Shetland Times Column 3rd April 2015


Many of us take the police for granted. Like an ambulance when you need it or a fire engine if the house goes up in flames. Police officers in Commercial Street or in a car around the islands.

 The local work that police do is not today’s concern. Except that they are controlled by centrally dictated targets. Merging the Northern Constabulary with seven other Scottish forces and creating Police Scotland, a national state police force, was a bad idea. It was Alex Salmond’s pride and joy. He still crows about it and Nicola says she had full confidence in the arrangements.

The nationalists installed a career cop. Stephen House is Chief Constable. House was in charge of Strathclyde. He was the main cheerleader for the new state police force. That was wrong. A serving police officer should not be making the governments case for them. He stepped into politics and now he cannot get out. It was no surprise when he got the top job. I opposed Police centralisation. I warned then about Strathclyde policing being imposed across Scotland. That has happened. People warned that could mean the routine arming of police officers. Again that happened. Inverness had police officers walking into supermarkets to buy soft drinks with a firearm.

The annual conference of serving police officers across Scotland is highly critical of centralisation. No wonder. The nationalist government said there would be efficiency savings from merging the 8 Scottish forces into one. Police officers put it rather more directly last week. That mealy mouthed government spin means cuts. In Shetland all the outlying police stations have closed. A police presence in the outlying isles is an occasionally event. Community policing is not understood by senior staff in the central belt. They are driven by targets and budgets – not by what is right for island and isolated communities.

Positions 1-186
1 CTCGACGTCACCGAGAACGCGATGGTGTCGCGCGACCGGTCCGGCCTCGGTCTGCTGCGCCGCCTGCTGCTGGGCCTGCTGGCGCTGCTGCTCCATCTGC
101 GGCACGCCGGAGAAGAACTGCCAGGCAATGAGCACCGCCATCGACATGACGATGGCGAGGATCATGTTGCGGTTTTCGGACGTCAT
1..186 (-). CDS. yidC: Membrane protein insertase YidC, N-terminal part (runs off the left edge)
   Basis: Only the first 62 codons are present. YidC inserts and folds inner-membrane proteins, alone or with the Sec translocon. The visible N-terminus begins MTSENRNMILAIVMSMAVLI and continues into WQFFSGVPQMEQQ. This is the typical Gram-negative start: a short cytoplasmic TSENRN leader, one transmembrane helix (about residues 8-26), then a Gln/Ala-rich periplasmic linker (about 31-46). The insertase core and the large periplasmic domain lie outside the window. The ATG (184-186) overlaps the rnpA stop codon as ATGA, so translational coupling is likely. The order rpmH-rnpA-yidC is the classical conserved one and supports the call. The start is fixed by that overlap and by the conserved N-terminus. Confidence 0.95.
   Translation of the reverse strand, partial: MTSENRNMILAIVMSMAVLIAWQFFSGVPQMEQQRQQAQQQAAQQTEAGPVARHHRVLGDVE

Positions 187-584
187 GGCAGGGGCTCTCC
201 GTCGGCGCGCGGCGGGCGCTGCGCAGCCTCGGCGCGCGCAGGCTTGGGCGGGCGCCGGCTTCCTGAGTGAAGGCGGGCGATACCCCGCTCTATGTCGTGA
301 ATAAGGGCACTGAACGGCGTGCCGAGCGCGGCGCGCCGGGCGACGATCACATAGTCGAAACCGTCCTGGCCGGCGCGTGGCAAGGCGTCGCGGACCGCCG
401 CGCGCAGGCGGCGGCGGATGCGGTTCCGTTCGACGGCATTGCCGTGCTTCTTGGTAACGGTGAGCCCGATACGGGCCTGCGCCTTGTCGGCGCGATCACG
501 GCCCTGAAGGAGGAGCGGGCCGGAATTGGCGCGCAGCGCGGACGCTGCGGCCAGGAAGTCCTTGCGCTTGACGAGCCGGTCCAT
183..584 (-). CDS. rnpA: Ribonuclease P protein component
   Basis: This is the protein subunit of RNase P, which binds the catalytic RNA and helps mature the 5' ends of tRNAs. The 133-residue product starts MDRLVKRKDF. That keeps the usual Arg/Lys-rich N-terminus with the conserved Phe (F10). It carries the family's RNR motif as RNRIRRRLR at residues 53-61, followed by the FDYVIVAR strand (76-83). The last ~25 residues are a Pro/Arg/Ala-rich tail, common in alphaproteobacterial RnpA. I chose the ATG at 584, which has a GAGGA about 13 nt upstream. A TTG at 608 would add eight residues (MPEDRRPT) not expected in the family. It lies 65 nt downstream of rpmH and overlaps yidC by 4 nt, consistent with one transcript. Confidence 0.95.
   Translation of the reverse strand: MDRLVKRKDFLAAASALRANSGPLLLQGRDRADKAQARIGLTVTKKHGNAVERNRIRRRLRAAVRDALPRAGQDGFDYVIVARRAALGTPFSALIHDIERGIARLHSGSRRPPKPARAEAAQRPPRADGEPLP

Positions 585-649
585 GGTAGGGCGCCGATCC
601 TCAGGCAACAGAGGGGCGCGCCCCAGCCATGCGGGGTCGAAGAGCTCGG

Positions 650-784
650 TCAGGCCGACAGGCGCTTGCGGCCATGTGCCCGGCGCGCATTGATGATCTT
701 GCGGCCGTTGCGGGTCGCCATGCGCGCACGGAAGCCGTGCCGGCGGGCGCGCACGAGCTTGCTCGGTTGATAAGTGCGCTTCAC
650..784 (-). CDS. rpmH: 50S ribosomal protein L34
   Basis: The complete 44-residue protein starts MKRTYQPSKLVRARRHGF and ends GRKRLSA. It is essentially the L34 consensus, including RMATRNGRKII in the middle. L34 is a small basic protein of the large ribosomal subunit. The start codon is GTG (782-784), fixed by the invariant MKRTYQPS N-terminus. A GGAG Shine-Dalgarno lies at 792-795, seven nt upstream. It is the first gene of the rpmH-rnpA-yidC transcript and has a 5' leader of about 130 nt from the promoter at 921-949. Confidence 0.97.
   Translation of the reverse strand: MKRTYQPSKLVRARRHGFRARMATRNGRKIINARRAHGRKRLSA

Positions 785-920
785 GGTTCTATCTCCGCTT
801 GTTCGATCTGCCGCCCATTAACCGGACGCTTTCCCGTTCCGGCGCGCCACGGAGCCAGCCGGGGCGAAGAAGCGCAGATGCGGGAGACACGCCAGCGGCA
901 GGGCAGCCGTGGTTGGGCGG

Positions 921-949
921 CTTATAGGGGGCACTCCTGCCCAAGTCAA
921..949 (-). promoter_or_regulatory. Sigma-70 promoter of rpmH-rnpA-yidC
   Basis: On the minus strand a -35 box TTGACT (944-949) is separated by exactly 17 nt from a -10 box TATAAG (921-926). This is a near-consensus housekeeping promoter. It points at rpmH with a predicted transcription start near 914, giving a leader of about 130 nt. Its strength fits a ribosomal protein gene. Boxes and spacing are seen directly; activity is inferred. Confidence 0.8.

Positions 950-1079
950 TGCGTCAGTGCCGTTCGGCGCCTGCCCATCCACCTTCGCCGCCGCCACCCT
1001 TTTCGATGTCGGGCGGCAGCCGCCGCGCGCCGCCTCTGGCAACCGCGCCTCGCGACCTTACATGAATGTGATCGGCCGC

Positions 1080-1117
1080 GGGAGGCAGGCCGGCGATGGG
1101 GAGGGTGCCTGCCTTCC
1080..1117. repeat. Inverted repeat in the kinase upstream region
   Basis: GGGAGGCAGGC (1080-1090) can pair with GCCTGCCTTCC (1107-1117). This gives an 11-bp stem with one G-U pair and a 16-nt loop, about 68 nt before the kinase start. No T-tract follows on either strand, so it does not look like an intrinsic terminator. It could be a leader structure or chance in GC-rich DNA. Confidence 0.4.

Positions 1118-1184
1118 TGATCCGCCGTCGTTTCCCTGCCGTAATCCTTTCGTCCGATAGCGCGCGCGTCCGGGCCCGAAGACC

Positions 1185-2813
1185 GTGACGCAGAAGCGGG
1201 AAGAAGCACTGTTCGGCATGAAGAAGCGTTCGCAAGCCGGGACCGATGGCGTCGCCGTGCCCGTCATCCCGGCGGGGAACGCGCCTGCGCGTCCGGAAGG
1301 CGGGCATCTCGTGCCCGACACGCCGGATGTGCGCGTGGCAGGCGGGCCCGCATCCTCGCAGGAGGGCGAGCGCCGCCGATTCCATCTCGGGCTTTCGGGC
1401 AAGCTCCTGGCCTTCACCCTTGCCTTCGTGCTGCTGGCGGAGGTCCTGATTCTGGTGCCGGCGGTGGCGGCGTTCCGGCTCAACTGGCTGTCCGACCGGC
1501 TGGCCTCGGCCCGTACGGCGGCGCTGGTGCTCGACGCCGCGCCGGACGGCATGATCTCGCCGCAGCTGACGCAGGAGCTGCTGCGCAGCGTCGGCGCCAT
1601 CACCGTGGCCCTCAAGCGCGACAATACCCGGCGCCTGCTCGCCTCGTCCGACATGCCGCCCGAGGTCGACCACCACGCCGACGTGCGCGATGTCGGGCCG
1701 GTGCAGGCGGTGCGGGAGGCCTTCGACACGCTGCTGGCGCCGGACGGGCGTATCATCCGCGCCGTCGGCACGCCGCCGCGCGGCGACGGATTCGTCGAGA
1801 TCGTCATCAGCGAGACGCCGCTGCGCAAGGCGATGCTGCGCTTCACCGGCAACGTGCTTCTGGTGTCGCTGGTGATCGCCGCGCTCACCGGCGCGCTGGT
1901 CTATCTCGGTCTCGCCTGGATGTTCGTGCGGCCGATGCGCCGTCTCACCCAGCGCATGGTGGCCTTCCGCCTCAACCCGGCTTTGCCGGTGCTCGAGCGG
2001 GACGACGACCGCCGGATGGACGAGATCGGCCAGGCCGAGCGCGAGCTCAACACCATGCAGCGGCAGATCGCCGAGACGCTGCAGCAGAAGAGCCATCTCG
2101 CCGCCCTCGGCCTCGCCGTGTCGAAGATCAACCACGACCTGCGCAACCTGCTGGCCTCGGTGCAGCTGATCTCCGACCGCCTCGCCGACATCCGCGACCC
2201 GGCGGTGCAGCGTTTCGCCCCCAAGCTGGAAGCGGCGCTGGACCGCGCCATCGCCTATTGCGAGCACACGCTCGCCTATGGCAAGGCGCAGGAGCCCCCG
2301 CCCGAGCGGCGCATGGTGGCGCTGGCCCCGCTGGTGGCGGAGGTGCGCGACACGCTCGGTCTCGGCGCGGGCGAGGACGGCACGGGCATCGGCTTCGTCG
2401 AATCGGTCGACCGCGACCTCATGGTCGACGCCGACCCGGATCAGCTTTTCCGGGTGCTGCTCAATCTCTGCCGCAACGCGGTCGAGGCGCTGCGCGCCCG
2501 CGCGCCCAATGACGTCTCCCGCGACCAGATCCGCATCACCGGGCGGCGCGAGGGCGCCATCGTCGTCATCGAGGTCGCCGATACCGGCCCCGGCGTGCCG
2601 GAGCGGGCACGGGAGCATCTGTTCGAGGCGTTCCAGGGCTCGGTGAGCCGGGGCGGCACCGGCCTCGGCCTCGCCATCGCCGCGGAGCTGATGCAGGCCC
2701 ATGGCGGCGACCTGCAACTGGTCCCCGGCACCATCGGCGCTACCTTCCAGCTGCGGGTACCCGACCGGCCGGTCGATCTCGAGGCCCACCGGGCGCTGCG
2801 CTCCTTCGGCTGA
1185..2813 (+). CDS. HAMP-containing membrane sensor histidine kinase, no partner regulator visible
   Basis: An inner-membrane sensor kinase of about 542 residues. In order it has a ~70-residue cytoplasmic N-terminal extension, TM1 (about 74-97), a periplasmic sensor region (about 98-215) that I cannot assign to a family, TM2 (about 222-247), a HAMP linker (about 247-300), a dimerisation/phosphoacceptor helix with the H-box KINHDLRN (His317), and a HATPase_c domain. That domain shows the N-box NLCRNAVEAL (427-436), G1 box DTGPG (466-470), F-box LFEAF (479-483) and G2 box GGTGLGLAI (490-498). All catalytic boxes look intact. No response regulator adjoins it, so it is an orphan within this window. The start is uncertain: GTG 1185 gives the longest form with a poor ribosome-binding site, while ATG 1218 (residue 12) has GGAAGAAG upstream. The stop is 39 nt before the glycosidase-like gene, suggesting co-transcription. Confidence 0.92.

The worst example of Scotland’s state police force getting it wrong is stop and search. More young people than anywhere else in the UK are being stopped and searched. The nationalist government appears to care little for the civil liberties of young people. And Police Scotland’s records of the numbers involved was slammed by an independent body as inaccurate. You and I would not get away with that in a court of law. Why does Stephen House and our nationalist government think that is acceptable?

There is little accountability in Police Scotland. The former Police Board in Inverness used to scrutinise the Northern Constabulary. It was not perfect. But it would never have tolerated the routine carrying of guns by officers. Nor would the shocking number of young people being stopped and searched as routine be acceptable. Police Scotland are supposedly held in check by a Police Authority. They have proved to worse than useless. Yet that is what the nationalist government set up despite many warnings. A future Scottish administration will have to reform this mess. Stephen House has become a politician and policeman and will have to go. Scotland is not New York. New leadership untainted by this mess is desperately needed.


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